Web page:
Script typefaces

An acquaintance, type designer Paul Shaw, is preparing a book on script typefaces and is looking for photos of the actual metal fittings of Palace Script, Typo Upright, Carpenter Script, and Centennial Script. He is interested in seeing how the angled bodies fit together and how different kerning strategies would have worked. Anybody still have any of these?


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I have Typo Script and would be willing to get some close-up photos of it if that would assist. I believe I have 18 & 24pt sizes, nothing larger.

Send me an email if that would help Paul out. Maybe there are particular combinations which he would like to see.

John Henry

I have some Palace Script. It is body text, size 14 or 18 from memory. What kind of shots does he want. Kerning pairs, lines of letters?
-Mike day

Hi Gerald,

I have a fair amount of 18pt Monotype Palace Script with thin, mid and thick spacers, and end of line converters to get the line upright again (never enough of these) and, ahem, still use it occasionally, tho it is quite fragile. Happy to take some photos for Paul, just let me know what you would like.

Best wishes,


p.s. I understand that Monotype Palace Script is a bit different from Stephenson Blake’s,

Hi all.

I think it best if I get Paul Shaw over here to respond to these himself.



thanks Gerald and everyone else.
The book I am working on is about digital script typefaces. For the intro I want to show readers the complicated ways that type founders and composing machine companies adapted bodies to accommodate the slope and joining needs of scripts. What I know of this comes from McGrew and Legros and Grant (and Rich Hopkins). There were faces designed to fit on regular upright bodies (like Typo Upright); faces with some letters awkwardly designed to fit upright bodies (Linotype scripts?), faces with angled bodies and triangular end spaces, faces with bodies that zigged and zagged (apparently Firmin Didot innovated these c.1806), faces with upright bodies and jogs to accommodate kerning (McGrew shows this and I have a sample of some Italian wood type in this manner), and finally wing bodies (upright bodies with angled letters that kern over in a cantilevered manner the preceding and/or succeeding letter). I have photographs from Darmstadt and Cornuda of the latter but the types are not identified so I cannot match them with a proof. I do not have photos of any of the other methods (other than the limited wood type mentioned).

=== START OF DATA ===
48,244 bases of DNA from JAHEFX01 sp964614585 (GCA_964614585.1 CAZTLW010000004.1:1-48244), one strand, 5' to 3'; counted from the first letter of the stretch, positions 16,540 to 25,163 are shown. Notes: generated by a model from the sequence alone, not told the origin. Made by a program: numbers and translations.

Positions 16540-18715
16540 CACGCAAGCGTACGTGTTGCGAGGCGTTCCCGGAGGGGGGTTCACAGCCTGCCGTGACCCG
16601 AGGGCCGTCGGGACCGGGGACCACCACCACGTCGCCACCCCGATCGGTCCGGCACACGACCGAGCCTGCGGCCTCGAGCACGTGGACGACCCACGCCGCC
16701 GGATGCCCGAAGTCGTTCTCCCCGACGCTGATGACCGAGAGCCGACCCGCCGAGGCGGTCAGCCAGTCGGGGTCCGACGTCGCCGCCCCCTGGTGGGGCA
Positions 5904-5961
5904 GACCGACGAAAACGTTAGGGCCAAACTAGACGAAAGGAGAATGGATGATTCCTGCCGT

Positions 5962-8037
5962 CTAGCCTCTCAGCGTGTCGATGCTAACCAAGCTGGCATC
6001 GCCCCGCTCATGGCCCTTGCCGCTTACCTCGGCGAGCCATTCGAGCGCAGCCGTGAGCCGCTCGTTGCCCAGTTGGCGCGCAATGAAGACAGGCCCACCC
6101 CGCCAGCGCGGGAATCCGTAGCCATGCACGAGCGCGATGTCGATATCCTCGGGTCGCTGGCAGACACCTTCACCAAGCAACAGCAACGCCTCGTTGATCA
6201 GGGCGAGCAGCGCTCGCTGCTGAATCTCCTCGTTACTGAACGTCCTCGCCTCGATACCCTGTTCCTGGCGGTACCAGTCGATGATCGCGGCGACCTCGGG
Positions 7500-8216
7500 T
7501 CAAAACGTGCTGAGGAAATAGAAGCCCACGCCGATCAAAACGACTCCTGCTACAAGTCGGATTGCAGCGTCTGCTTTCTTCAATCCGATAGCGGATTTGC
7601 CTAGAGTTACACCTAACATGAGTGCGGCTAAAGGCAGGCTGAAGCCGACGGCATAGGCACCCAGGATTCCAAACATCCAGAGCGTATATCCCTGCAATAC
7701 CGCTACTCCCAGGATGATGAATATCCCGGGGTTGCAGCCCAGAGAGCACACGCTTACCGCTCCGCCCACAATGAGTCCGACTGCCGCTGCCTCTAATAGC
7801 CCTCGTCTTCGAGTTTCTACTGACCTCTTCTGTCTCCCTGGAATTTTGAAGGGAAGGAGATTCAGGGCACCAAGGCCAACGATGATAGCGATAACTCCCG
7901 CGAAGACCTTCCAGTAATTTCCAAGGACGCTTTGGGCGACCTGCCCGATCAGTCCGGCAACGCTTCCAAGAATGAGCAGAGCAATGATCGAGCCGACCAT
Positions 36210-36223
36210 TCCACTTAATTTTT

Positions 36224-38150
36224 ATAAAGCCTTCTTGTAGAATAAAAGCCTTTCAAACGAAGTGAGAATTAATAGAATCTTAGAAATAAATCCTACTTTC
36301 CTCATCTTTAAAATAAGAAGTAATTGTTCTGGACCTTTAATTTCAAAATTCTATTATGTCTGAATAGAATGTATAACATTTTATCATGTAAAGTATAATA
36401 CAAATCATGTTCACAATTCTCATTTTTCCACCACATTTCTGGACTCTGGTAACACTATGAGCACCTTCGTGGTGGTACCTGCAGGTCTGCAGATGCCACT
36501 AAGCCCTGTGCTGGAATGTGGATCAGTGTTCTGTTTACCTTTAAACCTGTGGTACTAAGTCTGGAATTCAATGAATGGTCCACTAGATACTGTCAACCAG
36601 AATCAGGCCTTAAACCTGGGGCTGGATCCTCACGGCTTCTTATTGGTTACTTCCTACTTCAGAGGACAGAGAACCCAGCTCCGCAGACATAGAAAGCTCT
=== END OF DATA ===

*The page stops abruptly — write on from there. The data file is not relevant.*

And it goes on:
Besides needing photos of strategies I would like printed samples. My preferred text would space efghi space. The f is always the hardest letter to solve, g is a descender, h an ascender and the e and i provide controls (though the dot of i is also a problem in some fonts).
Although Gerald mentioned that I was looking for four specific faces, I really do not need them. What I need is the different bodies and proofs of type set with them (both normally space and opened up—so that the method of fitting can be shown). The faces I mentioned to Gerald happened to be the only digital ones that seemed plausible for this purpose. But I am open to any other fonts (such as the Lydian Cursive someone posted; a face I had not considered). Point size is not crucial, though I would like something 24 pt or larger just to make things easier to see.
(And I would love to get a Linotype/Intertype script to show the affect of duplexing.)
Many thanks.
Paul Shaw

Here is what I have from Darmstadt.

image: IMG_0089lores.jpg


I can post up pictures on Monday but I
have a script face with zig-zagged sorts
and the triangular end spaces.

Have a look at what Pascal Marty wrote about the Didot anglaises:

Sorry, it’s in French, but very interesting…

A couple of photos from the Calligraphiques noires

image: call_noires_3.JPG


image: call_noires_4.JPG


image: Call_noires.JPG


image: call_noires_2.JPG


To be more comprehensive, you might want to take a look also at the way Ludlow used angled matrices for scripts. My Ludlow mat collection isn’t good enough for me to know whether they used angled mats for all of their scripts, but Coronet, at least, was cut on the same style of angled matrix regularly used for italic. At least one face, Formal Script, was cut on an even more slanted matrix (requiring a special stick - though you could cast both types of slanted mats on roman sticks using appropriate solid triangular mats at each end).

I could cast slugs of Coronet and Formal Script for you, if you needed them (but others here have much larger Ludlow collections and could no doubt cast examples of all of Ludlow’s script faces).

If you just need specimens, you could get them from the Ludlow specimen books. See, especially, the Edition D of “Ludlow Typefaces” halfway down the page at:

David M.